Polo Star Nic Roldan on the Rules of Polo & His Fondest Memories of the Hamptons

By Anetta Nowosielska | July 11, 2019 | People

A heady combination of athletic ability, benevolent spirit and good looks make Nic Roldan—aka captain of the American polo team—one player you can't keep your eyes off. Here, Roldan fills us in on the rules of his game.

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Demystify the game and culture of polo for our readers. Polo is all about intensity, speed and high energy. It’s a great spectator sport and extremely entertaining.

What are some of the misconceptions about it?
NIC ROLDAN:
I think probably the biggest misconception is that people think it’s more of a lifestyle than an extreme sport. They think players travel around in style all over the world and simply show up for the games. It’s quite the opposite. It takes a lot of hard work, extreme focus and dedication. Polo is an intense sport, and we are moving at 35 to 45 miles per hour. We are putting our lives on the line every time we step on the field, so we are athletes first and foremost. It takes a lot of knowledge and experience to get to where we are and to where the horses are.

Describe the moment you were bitten by the polo bug?
NR:
I think it was when I first started riding. I’m part of a fourth-generation polo family, so it has been ingrained in my blood. I think I had a polo mallet in my hand before I could walk.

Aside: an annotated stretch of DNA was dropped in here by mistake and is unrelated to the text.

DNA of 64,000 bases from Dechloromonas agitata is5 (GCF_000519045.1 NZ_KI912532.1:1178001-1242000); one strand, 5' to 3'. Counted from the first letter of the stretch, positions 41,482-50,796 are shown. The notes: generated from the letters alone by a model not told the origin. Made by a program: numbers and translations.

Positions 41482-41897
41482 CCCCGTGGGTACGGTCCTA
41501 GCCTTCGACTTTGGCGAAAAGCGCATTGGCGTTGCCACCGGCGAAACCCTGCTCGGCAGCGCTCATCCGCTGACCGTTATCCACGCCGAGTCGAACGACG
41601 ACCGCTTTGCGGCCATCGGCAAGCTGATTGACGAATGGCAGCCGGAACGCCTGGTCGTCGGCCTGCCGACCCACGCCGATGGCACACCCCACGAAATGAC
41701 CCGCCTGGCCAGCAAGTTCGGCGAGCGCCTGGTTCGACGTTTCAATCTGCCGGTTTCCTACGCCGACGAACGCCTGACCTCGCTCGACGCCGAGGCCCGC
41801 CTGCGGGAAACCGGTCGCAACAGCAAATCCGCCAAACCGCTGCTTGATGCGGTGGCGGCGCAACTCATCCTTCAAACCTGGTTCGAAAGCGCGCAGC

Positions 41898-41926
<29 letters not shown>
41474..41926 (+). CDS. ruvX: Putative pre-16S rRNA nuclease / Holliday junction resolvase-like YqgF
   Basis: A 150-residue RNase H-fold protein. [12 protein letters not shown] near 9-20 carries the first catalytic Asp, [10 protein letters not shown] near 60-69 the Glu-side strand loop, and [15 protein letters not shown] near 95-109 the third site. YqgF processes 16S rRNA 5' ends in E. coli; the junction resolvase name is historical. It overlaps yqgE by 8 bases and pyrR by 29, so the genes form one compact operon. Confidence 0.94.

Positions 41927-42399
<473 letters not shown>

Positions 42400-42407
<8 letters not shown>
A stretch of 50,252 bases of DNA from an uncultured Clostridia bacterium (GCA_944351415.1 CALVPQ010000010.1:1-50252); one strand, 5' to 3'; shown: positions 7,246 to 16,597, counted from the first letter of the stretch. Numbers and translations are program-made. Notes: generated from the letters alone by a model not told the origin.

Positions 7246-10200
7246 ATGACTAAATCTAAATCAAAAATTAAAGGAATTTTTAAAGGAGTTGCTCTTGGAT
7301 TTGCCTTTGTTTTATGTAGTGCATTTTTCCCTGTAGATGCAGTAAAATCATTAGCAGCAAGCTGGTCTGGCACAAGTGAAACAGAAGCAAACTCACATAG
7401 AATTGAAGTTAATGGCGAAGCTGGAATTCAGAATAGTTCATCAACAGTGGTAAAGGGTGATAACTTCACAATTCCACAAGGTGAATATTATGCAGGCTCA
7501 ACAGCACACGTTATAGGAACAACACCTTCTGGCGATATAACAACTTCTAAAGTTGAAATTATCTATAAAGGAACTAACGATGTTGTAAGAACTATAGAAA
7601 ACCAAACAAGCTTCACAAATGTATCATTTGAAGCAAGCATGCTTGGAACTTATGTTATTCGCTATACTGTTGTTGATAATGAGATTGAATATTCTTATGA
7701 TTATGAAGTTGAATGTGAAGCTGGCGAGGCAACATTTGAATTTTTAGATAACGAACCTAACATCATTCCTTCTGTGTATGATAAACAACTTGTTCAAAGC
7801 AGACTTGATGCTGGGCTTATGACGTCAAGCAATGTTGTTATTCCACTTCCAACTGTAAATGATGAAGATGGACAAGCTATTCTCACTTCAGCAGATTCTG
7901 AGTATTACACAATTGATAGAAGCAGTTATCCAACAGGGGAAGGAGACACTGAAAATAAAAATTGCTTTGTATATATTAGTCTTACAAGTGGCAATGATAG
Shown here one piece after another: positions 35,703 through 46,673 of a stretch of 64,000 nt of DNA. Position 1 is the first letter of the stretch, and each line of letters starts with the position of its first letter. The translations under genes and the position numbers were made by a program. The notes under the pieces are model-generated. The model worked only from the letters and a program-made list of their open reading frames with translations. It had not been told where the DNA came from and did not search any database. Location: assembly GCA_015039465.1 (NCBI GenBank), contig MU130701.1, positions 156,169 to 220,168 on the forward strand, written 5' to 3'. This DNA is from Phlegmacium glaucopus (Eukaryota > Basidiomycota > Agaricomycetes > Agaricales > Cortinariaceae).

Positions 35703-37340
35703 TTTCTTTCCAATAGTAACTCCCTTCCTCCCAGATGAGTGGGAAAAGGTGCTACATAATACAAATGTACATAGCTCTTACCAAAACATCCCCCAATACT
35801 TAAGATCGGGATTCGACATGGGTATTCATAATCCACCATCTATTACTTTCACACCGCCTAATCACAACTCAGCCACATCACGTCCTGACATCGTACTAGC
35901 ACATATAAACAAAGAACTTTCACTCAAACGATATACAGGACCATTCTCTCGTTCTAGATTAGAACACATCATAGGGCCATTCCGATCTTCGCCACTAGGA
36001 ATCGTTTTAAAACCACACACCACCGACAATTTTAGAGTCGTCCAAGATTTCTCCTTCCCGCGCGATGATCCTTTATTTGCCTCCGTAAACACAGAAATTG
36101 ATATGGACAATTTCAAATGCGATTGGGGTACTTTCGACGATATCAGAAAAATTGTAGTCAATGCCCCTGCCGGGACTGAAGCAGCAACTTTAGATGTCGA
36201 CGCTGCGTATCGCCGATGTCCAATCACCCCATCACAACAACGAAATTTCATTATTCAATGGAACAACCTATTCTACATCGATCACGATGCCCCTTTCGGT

What are some of your own personality attributes you can easily tie to the game?
NR:
I love high speed, high intensity. I’m a risk taker. That’s my personality. It’s all or nothing for me, so when I step onto the field, I always give my everything.

Philanthropy is a big part of your platform. What are some of the causes you feel strongly about and why?
NR:
I do a lot of work for pediatric cancer, with the main organization being the Kids Cancer Foundation. I’ve been touched by this cause personally as I had a few family members who were directly affected by cancer, and my best friend Brandon Phillips is a cancer survivor as well. It’s all about creating awareness and raising money for helping these families.

Is there anything about the Hamptons in particular that makes it stand out from all the other places you have played?
NR:
The Hamptons has always been a fun place to play, although it has been a few years since I’ve played out East. For me, the Hamptons is all about great weather, great restaurants and great nightlife. It’s the full package.

What are some of your fondest memories from the Hamptons?
NR:
When we used to play at the Bridgehampton Polo Club, Hamptons Saturdays were so much fun. I used to love being able to play polo in the morning and go to the beach in the afternoon. My best friends all used to go out East. It’s a fun time of the year.

What games are you looking forward to this year?
NR:
I’m really looking forward to playing at the Southampton Polo Club on June 29 as I haven’t played out East in a few years. I also really like playing in Greenwich and Aspen. I’ll be in Aspen for the Silver Cup, which is one of the biggest tournaments in the U.S., and will be played at the 20-goal level, which is scarce in the summer. Aspen reminds me a lot of the Hamptons. Lots to do and a healthy way of life.

You travel a lot. Where is home for you?
NR:
Home is in Wellington, Florida. I went to school there, and a lot of my closest friends are there. But I’m a modern-day gypsy. I’ve spent a lot of time in Europe and have played in England the last several summers. Aspen is a second or third home. But I’m excited to come back to the Northeast and excited to play in our event. The life of a polo player changes year to year. I love all of the places that I visit.



Photography by: PORTRAITS BY NICHOLAS MELE